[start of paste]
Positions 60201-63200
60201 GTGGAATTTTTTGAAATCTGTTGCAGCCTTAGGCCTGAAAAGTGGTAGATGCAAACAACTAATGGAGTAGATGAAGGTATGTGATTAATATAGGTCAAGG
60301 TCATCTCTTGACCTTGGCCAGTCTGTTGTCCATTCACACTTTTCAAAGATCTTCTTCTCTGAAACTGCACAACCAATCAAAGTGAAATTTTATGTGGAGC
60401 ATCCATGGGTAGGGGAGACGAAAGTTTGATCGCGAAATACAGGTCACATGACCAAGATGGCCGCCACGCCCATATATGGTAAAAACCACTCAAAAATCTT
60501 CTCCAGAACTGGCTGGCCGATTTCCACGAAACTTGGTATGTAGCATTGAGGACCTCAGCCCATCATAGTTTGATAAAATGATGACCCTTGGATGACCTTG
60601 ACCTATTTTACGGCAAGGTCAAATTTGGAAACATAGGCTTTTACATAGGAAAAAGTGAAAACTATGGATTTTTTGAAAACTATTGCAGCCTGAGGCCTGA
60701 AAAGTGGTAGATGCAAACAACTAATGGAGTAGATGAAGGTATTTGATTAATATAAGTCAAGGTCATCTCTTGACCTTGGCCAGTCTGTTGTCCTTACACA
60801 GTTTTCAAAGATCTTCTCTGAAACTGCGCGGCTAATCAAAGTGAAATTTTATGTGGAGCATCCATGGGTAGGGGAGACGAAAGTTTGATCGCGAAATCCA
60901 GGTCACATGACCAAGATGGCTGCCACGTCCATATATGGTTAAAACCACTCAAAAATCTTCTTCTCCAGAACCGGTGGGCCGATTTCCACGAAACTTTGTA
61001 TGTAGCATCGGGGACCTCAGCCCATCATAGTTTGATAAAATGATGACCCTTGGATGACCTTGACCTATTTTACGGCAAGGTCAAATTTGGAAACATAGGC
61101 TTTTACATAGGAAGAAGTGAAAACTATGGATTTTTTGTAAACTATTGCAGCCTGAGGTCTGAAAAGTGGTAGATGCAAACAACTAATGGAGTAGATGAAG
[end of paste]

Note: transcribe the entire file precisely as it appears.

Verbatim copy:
Positions 60201-63200
60201 GTGGAATTTTTTGAAATCTGTTGCAGCCTTAGGCCTGAAAAGTGGTAGATGCAAACAACTAATGGAGTAGATGAAGGTATGTGATTAATATAGGTCAAGG
60301 TCATCTCTTGACCTTGGCCAGTCTGTTGTCCATTCACACTTTTCAAAGATCTTCTTCTCTGAAACTGCACAACCAATCAAAGTGAAATTTTATGTGGAGC
60401 ATCCATGGGTAGGGGAGACGAAAGTTTGATCGCGAAATACAGGTCACATGACCAAGATGGCCGCCACGCCCATATATGGTAAAAACCACTCAAAAATCTT
60501 CTCCAGAACTGGCTGGCCGATTTCCACGAAACTTGGTATGTAGCATTGAGGACCTCAGCCCATCATAGTTTGATAAAATGATGACCCTTGGATGACCTTG
60601 ACCTATTTTACGGCAAGGTCAAATTTGGAAACATAGGCTTTTACATAGGAAAAAGTGAAAACTATGGATTTTTTGAAAACTATTGCAGCCTGAGGCCTGA
60701 AAAGTGGTAGATGCAAACAACTAATGGAGTAGATGAAGGTATTTGATTAATATAAGTCAAGGTCATCTCTTGACCTTGGCCAGTCTGTTGTCCTTACACA
60801 GTTTTCAAAGATCTTCTCTGAAACTGCGCGGCTAATCAAAGTGAAATTTTATGTGGAGCATCCATGGGTAGGGGAGACGAAAGTTTGATCGCGAAATCCA
60901 GGTCACATGACCAAGATGGCTGCCACGTCCATATATGGTTAAAACCACTCAAAAATCTTCTTCTCCAGAACCGGTGGGCCGATTTCCACGAAACTTTGTA
61001 TGTAGCATCGGGGACCTCAGCCCATCATAGTTTGATAAAATGATGACCCTTGGATGACCTTGACCTATTTTACGGCAAGGTCAAATTTGGAAACATAGGC
61101 TTTTACATAGGAAGAAGTGAAAACTATGGATTTTTTGTAAACTATTGCAGCCTGAGGTCTGAAAAGTGGTAGATGCAAACAACTAATGGAGTAGATGAAG